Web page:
20 things you should consider when calibrating pressure gauges
Pressure gauges are very common instruments in the process industry. As with any measurement device, pressure gauges need to be calibrated at regular intervals to assure they are accurate. There are many things to consider when calibrating pressure gauges. This article lists 20 things you should consider when calibrating pressure gauges.
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Content - The 20 things you should consider
The 20 things discussed in the article are the following:
1. Accuracy classes
2. Pressure media
4. Height difference
5. Leak test of piping
6. Adiabatic effect
8. Calibration / mounting position
9. Generating pressure
10. Pressurizing / exercising the gauge
11. Reading the pressure value (resolution)
Remaining topics in the free white paper:
12. Number of calibration points
13. Hysteresis (direction of calibration points)
14. “Tapping” the gauge
15. Number of calibration cycles (repeatability)
16. Adjustment / correction
17. Documentation – calibration certificate
18. Environmental conditions
19. Metrological traceability
20. Uncertainty of calibration (TUR/TAR)
What is pressure?
Before we discuss each one of the things to consider when calibrating pressure gauges, let’s take a quick look into a few more basic concepts.
What is pressure? Pressure is the force that is perpendicular to the surface divided by the area it is effecting. So pressure equals force per area, or p = F / A.
There are a large number of different pressure units used around the world and this can be sometimes very confusing. The engineering unit for pressure, according to SI system, is Pascal (Pa), being a force of one Newton per one square meter area, 1 Pa = 1 N / m2. Since Pascal is a very small unit, it is most often used with coefficients, such as hecto, kilo and mega. A large number of different pressure unitgs are being used around the world. For more information on pressure and different pressure units and their background, please see the blog post Pressure units and pressure unit conversion.
For an on-line pressure unit conversion tool, please visit the page Pressure unit converter.
Several different pressure types exist including gauge, absolute, vacuum, differential and barometric. The main difference of these pressure types is the reference point against which the measured pressure is being compared. Pressure gauges also are available for all of these pressure types. Also, compound gauges are available, including a combined scale for both positive gauge pressure and vacuum (negative gauge) pressure.
For more detailed information on different pressure types, please see post Pressure calibration basics – pressure types.
When talking about pressure gauges, it is normal to refer to analog pressure indicators which are provided with a pointer needle and a pressure scale. These are normally manufactured according to EN 837 or ASME B40.100 standard.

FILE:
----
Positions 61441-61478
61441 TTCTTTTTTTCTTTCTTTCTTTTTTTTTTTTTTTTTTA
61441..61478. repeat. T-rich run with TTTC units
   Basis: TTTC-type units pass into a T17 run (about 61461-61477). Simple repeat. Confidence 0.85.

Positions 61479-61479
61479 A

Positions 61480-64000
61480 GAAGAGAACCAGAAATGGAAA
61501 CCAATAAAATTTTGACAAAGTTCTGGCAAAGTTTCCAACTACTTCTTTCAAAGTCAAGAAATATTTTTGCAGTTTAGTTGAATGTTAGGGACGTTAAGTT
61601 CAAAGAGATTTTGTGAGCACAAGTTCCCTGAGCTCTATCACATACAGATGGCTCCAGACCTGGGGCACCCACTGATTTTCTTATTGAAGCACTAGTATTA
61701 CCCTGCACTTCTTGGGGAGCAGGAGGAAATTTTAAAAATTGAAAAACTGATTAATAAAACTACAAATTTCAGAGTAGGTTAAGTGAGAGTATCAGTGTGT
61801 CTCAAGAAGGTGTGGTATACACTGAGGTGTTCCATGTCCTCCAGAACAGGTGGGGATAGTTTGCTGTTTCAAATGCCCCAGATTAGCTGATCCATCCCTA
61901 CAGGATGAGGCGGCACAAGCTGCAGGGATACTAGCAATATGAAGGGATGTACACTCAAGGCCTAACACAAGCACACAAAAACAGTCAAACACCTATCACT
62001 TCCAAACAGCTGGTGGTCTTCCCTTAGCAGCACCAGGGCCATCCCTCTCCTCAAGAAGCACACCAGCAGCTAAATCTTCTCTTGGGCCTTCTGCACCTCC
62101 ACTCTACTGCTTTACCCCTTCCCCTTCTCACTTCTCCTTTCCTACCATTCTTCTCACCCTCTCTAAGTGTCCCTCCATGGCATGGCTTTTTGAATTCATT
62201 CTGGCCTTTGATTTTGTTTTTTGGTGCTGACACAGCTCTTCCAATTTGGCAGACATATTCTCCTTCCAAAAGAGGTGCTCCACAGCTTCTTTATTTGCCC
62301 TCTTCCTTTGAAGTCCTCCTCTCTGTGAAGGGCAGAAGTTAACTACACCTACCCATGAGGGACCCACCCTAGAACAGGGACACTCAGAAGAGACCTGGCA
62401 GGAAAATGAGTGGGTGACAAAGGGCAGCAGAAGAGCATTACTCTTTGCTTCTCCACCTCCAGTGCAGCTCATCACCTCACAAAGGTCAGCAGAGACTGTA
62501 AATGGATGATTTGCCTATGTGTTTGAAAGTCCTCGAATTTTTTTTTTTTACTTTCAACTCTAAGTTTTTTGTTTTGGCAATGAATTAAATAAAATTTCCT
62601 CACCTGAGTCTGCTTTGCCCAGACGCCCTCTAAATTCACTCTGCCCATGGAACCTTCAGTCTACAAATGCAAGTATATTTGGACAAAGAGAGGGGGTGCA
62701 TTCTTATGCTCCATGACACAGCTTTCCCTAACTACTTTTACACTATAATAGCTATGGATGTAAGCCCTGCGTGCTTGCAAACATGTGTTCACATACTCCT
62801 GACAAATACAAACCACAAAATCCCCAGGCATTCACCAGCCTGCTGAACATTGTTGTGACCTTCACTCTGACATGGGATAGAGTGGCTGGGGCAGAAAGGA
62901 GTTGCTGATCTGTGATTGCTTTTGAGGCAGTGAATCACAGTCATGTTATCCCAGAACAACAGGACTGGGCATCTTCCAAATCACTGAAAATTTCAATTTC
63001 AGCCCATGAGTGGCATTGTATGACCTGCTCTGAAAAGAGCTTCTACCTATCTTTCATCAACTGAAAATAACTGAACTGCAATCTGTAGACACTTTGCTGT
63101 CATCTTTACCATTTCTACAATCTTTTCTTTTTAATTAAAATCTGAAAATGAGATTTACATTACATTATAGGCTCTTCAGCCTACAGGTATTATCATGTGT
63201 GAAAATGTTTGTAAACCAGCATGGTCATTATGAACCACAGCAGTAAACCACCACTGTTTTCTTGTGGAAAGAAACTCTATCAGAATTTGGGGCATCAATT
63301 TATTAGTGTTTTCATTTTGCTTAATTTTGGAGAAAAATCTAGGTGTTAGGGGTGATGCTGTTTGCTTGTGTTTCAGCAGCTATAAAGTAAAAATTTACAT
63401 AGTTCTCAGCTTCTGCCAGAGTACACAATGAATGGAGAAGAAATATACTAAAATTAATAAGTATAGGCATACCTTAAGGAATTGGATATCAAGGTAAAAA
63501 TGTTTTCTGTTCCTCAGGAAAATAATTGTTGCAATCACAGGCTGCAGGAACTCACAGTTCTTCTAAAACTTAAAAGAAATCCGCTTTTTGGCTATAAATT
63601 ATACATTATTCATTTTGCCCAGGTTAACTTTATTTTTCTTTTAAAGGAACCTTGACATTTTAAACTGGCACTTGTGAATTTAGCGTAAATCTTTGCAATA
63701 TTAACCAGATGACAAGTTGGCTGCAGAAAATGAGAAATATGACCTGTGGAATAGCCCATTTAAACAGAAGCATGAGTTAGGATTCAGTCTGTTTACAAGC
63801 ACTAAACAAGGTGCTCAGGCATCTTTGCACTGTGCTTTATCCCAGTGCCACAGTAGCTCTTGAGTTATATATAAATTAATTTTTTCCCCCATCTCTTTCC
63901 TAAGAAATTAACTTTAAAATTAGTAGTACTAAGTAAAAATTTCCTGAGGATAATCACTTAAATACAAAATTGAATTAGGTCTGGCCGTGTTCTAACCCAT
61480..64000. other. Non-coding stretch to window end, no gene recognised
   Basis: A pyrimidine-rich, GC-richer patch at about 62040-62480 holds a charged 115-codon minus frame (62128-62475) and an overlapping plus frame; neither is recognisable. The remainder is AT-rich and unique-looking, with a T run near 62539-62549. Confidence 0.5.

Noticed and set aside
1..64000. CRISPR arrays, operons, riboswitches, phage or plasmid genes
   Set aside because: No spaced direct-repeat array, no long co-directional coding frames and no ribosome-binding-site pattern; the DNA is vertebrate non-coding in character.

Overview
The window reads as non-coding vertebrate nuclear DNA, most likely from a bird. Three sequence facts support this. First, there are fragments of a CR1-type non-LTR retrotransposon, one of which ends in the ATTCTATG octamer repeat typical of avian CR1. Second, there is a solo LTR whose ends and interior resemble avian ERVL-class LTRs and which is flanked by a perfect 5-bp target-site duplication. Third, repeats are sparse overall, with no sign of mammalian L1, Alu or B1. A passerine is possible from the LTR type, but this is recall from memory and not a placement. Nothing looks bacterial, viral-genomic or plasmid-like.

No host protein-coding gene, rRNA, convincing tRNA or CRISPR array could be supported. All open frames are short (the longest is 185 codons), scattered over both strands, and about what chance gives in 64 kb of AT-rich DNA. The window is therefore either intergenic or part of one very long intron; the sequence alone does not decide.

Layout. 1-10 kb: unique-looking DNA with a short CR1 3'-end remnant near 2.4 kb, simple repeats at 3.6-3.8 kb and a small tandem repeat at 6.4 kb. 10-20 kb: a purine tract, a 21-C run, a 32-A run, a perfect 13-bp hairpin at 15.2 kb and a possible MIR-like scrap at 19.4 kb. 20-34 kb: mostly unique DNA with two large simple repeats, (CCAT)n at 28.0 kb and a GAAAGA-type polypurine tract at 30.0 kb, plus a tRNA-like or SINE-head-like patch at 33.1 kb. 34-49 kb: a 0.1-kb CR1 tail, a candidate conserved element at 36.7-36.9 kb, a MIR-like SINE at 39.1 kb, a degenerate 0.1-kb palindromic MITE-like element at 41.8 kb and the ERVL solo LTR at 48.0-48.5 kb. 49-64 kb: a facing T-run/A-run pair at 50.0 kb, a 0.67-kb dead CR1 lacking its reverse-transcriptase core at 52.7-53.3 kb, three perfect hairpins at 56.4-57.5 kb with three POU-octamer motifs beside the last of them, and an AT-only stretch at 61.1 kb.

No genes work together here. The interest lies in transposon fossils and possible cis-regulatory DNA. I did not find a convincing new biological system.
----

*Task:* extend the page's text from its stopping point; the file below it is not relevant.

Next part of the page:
Often these kind of analog pressure gauges are built with a Bourdon tube, diaphragm or capsule. There is a mechanical structure that moves the pointer as pressure increases causing the pointer move across the scale.
Pressure gauges are divided into different accuracy classes that specify the accuracy of the gauge as well as other attributes. Available pressure ranges are typically divided in steps with coefficients 1, 1.6, 2.5, 4, 6 continuing into the next decade (10, 16, 25, 40, 60) and so on. The different gauge diameters (of scales) are typically 40, 50, 63, 80, 100, 115, 160 and 250 mm (1 ½, 2, 2 ½, 4, 4 ½, and 6 inches). More accurate gauges typically have a bigger diameter.
Pressure connectors are normally parallel pipe threads (G) according to ISO 228-1, or taper pipe threads (NPT) according to ANSI/ASME B1.20.1.
There are also digital pressure gauges that have a numeric pressure indication instead of an analog pointer. This article focuses on analog gauges, but most of the principles are valid for both.
Pressure gauges are commonly used in all industries and are a very common instrument to be calibrated. As with any process measurement device, it should be calibrated at regular intervals to assure that it is measuring correctly. Gauges being mechanical instruments, adds the risk for them to drift due to mechanical stress.
For more information on why you should calibrate instruments, please see the blog post Why calibrate?
For more information on how often instruments should be calibrated, please see post How often should instruments be calibrated?
The basic principle of calibration
If we simplify the principle of a pressure gauge calibration to its minimum, we can say that when we calibrate a pressure gauge, we provide a known accurate pressure input and read the indication on the gauge, and then document and compare these. The difference in the values is the error and the error should be smaller than the required accuracy for the gauge.
20 things you should consider
This section lists the 20 most common things you should consider when you are calibrating pressure gauges.
1 - Accuracy classes
Pressure gauges are available in many different accuracy classes. Accuracy classes are specified in ASME B40.100 (accuracy classes from 0.1 to 5 % range) as well as in EN 837 (accuracy classes from 0.1 to 4 % range) standards. The accuracy class specification most often being “% of range” means that if the accuracy class is 1% and if the scale range is zero to 100 psi, the accuracy is ± 1 psi.
Make sure you know the accuracy class of the gauge you are going to calibrate, as this will naturally specify the acceptable accuracy level, but it will also have other effects on the calibration procedure.
2 - Pressure media
When calibrating pressure gauges, the most common pressure media are gas or liquid. Gas is most often regular air, but in some applications, it can also be different gases, such as nitrogen. Most commonly, the liquid is water or oil. The pressure media during the calibration depends on the media that is used in the process that the gauge is connected to. Media also depends on the pressure range. Low pressure gauges are practical to calibrate with air/gas, but as the pressure range gets higher it is more practical and also safer to use liquid as the media.
3 - Contamination
While installed in a process, the pressure gauge uses a certain type of pressure media, this should be taken into account when selecting the media for the calibration. You should not use a media during the calibration that could cause problems when gauge is installed back to process. Also, the other way around, sometimes the process media could be harmful to your calibration equipment.
There can be dirt inside the gauge that can get into the calibration equipment and cause harm. With a gas operated gauges, you can use a dirt/moisture trap, but for a liquid operated gauge, you should clean the gauge prior to calibration.
One of the most extreme process situations is if the gauge is used in to measure the pressure of oxygen. If any grease goes into a high pressure oxygen system during the calibration of the gauge, it can be very dangerous and could cause an explosion.
4 - Height difference